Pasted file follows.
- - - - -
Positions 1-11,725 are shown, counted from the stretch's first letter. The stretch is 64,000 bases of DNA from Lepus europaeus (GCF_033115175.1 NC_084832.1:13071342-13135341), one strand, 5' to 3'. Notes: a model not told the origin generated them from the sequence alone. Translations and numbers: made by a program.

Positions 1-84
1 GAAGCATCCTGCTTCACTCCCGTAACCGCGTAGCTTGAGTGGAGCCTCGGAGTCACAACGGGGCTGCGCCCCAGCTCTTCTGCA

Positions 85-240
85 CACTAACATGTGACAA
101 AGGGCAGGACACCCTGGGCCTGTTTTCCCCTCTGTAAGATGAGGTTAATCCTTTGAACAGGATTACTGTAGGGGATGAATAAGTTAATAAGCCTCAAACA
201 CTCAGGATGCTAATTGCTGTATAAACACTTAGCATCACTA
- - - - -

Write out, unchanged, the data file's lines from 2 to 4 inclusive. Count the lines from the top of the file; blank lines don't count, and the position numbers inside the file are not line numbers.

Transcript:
Positions 1-84
1 GAAGCATCCTGCTTCACTCCCGTAACCGCGTAGCTTGAGTGGAGCCTCGGAGTCACAACGGGGCTGCGCCCCAGCTCTTCTGCA

Positions 85-240